If you can get them involved in planning, they may see the rewards.

 

This is probably not an option for you, but I am in a village hall. About five years ago I applied for a lottery grant to pave one third of our outside grassed area, so as well as the above they can ride bikes and go outside in all conditions.

 

The village hall use the paved area themselves for bar - b - ques etc, so they did not object to much.

 

glen

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I don't want to hijack this thread - I think there have been some really good answers. I identify with myheroxanne because we had exactly the same situation until we moved premises about 2 years ago, although to be fair no-one but us really minded if we ruined the grass.

 

I'm fully committed to the outdoor curriculum but have still found it incredibly difficult to find the same quality, I suppose, of activities in the wintertime as at other times. I'm not sure all the staff are as committed. The children seem to be forever wanting to go inside for the toilet, for instance, & we've had a few firm objections [from them, not the parents] about being out when it's cold. Only a few, but siginificant. Then parents are concerned if their children are getting over these debilitating bugs.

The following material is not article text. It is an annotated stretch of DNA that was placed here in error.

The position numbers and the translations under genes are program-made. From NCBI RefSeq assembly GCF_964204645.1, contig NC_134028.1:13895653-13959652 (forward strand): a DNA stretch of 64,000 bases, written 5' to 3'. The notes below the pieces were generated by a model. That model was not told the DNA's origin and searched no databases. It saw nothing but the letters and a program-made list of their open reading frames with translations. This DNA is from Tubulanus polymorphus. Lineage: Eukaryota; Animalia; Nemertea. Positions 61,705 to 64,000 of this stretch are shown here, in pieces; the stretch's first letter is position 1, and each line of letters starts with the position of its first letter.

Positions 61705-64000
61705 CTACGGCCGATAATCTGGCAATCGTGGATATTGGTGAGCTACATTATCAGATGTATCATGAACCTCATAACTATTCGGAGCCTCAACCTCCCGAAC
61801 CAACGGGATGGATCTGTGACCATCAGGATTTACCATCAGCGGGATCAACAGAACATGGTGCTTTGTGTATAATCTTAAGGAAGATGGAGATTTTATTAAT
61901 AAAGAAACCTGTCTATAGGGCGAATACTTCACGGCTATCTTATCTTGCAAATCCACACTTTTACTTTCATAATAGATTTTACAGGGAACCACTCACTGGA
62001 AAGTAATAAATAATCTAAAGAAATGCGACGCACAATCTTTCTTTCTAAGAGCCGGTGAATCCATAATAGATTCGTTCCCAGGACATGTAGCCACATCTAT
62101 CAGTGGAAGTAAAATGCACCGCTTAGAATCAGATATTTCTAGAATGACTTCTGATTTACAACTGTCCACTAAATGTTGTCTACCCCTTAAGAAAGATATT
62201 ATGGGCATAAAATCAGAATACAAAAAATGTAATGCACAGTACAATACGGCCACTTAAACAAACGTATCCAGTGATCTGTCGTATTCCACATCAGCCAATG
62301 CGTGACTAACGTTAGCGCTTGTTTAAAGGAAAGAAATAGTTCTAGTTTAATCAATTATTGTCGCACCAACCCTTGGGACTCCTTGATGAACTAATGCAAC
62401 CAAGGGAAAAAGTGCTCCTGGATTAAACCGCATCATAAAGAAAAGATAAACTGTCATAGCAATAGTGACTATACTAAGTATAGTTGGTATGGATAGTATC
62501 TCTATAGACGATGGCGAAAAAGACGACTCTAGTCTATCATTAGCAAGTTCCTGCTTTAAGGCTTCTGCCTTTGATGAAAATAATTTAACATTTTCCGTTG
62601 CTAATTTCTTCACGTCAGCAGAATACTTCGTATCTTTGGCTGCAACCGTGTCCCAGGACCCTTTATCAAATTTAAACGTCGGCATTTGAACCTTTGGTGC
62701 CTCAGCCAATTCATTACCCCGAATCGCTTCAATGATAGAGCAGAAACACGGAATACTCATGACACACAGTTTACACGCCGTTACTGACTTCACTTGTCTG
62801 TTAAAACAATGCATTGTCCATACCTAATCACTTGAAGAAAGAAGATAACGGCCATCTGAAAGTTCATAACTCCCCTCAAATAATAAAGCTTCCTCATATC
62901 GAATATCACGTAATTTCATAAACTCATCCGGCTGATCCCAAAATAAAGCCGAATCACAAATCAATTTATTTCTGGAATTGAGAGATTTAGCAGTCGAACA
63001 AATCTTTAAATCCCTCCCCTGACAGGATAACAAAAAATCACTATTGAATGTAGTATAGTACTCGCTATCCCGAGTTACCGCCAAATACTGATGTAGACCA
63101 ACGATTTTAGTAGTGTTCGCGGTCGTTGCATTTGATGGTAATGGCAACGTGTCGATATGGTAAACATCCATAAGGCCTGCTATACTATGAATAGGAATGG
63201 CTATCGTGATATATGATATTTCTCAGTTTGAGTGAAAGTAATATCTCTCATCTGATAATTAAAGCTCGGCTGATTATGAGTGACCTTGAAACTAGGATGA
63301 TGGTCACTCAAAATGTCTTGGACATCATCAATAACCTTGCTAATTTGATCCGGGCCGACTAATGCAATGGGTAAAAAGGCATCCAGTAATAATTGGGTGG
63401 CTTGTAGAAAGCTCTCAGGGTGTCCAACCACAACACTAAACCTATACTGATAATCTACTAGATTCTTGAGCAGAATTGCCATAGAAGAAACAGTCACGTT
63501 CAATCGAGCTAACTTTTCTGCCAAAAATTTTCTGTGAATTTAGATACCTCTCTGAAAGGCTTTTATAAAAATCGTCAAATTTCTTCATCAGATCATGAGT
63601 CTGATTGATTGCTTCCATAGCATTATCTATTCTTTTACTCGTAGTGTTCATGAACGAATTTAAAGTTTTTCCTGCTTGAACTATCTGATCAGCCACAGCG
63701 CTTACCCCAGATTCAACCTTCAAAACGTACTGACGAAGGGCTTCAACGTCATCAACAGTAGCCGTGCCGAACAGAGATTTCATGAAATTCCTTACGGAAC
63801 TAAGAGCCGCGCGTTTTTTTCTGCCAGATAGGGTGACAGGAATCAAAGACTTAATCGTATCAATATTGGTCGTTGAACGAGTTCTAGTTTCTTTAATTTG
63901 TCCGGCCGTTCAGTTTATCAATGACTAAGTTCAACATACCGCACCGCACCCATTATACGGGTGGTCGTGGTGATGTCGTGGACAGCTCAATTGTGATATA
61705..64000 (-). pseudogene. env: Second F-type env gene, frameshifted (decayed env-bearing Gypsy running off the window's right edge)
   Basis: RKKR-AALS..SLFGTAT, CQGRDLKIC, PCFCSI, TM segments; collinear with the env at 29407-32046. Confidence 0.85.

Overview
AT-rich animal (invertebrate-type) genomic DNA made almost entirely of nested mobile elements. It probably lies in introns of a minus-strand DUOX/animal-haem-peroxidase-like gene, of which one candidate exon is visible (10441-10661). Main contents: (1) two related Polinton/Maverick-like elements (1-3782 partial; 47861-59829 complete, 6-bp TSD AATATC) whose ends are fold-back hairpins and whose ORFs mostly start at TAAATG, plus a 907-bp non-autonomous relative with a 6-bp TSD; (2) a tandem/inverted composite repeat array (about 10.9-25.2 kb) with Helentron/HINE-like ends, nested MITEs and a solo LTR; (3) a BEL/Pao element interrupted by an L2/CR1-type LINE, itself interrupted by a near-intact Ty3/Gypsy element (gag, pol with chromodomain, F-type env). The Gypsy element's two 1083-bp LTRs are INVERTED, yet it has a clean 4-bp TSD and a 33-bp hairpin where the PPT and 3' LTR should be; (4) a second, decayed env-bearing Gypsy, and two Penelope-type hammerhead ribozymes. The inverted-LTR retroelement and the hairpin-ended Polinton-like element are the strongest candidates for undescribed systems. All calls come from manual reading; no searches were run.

I think outdoor play in wintertime needs a bit more looking into. Anyone fancy starting a thread, or is it just me? I just don't feel completely happy with things as they stand somehow; however well we plan it feels as though something's not quite there.

 

Peggy - can you not grow things in tubs?

Roxanne - I would suggest joining Early Years Outdoors because they will give you advice whatever the situation. I think it's still only £25 for the first year, but I could be wrong.